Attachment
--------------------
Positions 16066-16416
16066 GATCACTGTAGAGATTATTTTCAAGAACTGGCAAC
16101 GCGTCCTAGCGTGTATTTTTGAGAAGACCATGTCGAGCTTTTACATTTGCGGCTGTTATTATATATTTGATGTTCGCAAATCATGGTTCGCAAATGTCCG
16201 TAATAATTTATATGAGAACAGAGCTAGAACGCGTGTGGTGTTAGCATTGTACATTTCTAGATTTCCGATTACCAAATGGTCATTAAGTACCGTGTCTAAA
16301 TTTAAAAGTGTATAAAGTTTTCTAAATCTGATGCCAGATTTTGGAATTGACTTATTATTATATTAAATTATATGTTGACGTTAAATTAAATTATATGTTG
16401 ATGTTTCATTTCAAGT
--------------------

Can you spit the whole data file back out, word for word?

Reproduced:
Positions 16066-16416
16066 GATCACTGTAGAGATTATTTTCAAGAACTGGCAAC
16101 GCGTCCTAGCGTGTATTTTTGAGAAGACCATGTCGAGCTTTTACATTTGCGGCTGTTATTATATATTTGATGTTCGCAAATCATGGTTCGCAAATGTCCG
16201 TAATAATTTATATGAGAACAGAGCTAGAACGCGTGTGGTGTTAGCATTGTACATTTCTAGATTTCCGATTACCAAATGGTCATTAAGTACCGTGTCTAAA
16301 TTTAAAAGTGTATAAAGTTTTCTAAATCTGATGCCAGATTTTGGAATTGACTTATTATTATATTAAATTATATGTTGACGTTAAATTAAATTATATGTTG
16401 ATGTTTCATTTCAAGT